The perfidy of stuff

Yesterday and the day before, I helped a friend move house. My friend had lived for the last five years in a very nice shared flat in the East End of London. Then, one day, a couple of months ago, the landlord gave all the residents notice to quit. The reason stated was that renovations were to be made, but the tenants were given no say in the matter, nor any opportunity to return to the new, improved accommodation.

My friend — whom I shall, for the purposes of this post, christen Sebastian (for there is something indefinably yet Anthony-Andrewsesquely Brideshead about him) — found himself thrown into the dual chaoses of uprooting his life and transferring it elsewhere. In this case, the distance was walkable, but that is irrelevant. Packing is torturous. Moving is hellish. Unpacking is infernal. Dante would surely have consigned all three to the ninth circle.

Sebastian didn’t ask me to help with this torment. He is a kind and sensitive person who would not inflict such horrors on those he cares about. No, the simple fact of the matter is that I — I, of all people — volunteered. He said he was trying to find a man-with-a-van and I remarked that I was a woman-with-a-van… It was entirely my own fault; I could have said ‘mmm, good luck with that,’ and left him to it. You see, packing is akin to being a phobia with me. I have moved house/city/country some forty or fifty times in my life, and it never gets any easier. When — and I admit that it’s rare these days — I have nightmares, they are invariably packing-related. Sometimes I’m packing up to move and the suitcases and boxes are too small; other times, they fall apart; or I have to pack everything and get to a station or airport by a certain time and the clock is ticking but the items remain scattered around me; or I sit there, surrounded by debris and detritus and have no idea where to begin. I awake, panting, petrified, convinced that those boxes still await me, patient in their malevolence.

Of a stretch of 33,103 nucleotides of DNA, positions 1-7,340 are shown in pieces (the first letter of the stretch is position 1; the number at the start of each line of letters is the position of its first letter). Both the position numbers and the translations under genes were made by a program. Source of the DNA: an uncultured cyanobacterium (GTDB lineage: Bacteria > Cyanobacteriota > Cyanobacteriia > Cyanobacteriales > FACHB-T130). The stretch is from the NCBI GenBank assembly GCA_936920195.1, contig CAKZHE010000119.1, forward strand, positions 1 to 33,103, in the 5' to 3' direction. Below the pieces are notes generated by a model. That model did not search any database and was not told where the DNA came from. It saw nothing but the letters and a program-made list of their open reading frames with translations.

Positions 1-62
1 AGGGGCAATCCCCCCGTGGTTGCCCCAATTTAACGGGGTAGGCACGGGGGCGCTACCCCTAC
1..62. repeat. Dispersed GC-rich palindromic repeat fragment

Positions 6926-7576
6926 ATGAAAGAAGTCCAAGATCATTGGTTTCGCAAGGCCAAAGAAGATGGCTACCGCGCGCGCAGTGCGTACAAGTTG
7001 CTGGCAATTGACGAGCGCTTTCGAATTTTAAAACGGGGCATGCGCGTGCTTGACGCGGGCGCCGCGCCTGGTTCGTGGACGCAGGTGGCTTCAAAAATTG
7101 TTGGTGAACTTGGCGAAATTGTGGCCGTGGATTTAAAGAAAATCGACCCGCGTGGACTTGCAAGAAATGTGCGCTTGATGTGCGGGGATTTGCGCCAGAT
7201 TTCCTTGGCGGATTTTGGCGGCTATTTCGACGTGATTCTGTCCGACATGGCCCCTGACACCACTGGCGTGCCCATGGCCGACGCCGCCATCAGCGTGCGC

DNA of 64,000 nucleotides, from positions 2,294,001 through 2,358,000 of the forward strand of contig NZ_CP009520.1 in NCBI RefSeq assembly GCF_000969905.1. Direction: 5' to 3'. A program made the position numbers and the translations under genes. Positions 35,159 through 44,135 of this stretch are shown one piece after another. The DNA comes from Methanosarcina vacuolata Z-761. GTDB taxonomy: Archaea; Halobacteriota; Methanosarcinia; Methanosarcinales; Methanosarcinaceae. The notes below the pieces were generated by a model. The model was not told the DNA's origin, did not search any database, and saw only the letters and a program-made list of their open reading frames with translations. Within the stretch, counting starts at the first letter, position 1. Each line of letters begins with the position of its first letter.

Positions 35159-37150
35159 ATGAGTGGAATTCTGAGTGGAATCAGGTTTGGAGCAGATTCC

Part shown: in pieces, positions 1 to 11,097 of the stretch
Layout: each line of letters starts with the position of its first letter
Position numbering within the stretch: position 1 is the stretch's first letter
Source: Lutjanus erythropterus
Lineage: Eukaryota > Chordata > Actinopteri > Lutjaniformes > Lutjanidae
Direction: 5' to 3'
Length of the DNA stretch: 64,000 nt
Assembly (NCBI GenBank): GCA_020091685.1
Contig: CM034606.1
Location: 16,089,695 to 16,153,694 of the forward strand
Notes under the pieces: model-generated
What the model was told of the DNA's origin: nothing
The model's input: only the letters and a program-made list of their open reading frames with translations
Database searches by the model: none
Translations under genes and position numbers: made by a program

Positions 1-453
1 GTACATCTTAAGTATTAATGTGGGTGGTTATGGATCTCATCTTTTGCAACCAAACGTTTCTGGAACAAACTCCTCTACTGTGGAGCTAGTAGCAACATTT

When I first made incursions into nomadism, all my belongings would fit into a suitcase and a holdall. Then, at some point, I passed my driving test, and suddenly my life expanded to fit into a car. Over the years, it has grown and grown until now, I’d probably require a fleet of pantechnicons to get me from A to B. Another friend, this time one I’m naming Branwen (for reasons she — if no one else — will, I hope, appreciate), recently remarked that all the things that matter in her life would fit into her car — as for the rest, she said, it’s just stuff. Sebastian has accumulated stuff in his five years in the old flat, as I have I throughout my life. Could I, I wonder, sift through it all and select just those few items that would fill my van? Could he? He swears he’s going to throw out the majority of the stuff so that when he next has to move, he’ll have perhaps one van load instead of four. Personally, I’m not convinced. I’m older than he is and thus better acquainted with the dread perfidy of stuff — it proliferates; it sneaks up on you while you sleep; it takes over your wardrobe, your shelves, your house, your life; it seizes you in a stranglehold and will not let go. It encumbers your existence. It ties you to the past and prevents you from exploring the future. Stuff is wholly invidious.

So yesterday, in the blazing hot sun, Sebastian and I lugged hundreds of boxes and bags down in the lift from the old flat, across the car park to the van, and up two flights of stairs to the new flat. I exaggerate, of course; indeed, most of the lugging, and all of the heavy lifting, was done by Sebastian; I assumed a supervisory/decorative/van-guarding role for much of the time (when one has such a prodigious skill at anything as mine is at observing and advising, one should make the most of it, don’t you think?). And whilst Sebastian was thus sweating and cursing, and I was listlessly supervising operations/decorating the landscape/guarding the van, I fell into conversation with Cathy, a homeless person to whom we’d earlier given some food — a cheerful, chatty homeless person whose stuff seemed to have defied its natural, multiplicatory instincts and be restricted to the confines of one old sleeping bag and two Tesco’s carrier bags.

Maybe Sebastian and I do have too much stuff; maybe Branwen does too, even if she would, should she ever have to, have an easier job of choosing what to keep and what to throw; maybe Cathy is genuinely happy with her meagre, portable existence, depending on the kindness of strangers for what little she does have; maybe she chose to live that life and never feels even the smallest pang of regret or envy. But I don’t think so. We, who have the luxury of stuff, also have the concomitant luxury of complaining about it; but would we trade places with Cathy just to be free of our self-imposed burden? Of course we wouldn’t. Not in a million years.



One thought on “The perfidy of stuff

  1. Elaine Harrison says:

    You don’t own stuff; stuff owns you.

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